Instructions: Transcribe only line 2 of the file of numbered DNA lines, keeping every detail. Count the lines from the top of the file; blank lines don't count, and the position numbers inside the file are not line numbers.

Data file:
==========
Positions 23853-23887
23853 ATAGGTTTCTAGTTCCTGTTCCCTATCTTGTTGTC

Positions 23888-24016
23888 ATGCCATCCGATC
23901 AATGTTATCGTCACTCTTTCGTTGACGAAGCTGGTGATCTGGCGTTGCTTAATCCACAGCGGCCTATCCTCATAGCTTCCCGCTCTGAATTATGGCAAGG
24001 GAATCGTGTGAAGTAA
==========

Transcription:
23853 ATAGGTTTCTAGTTCCTGTTCCCTATCTTGTTGTC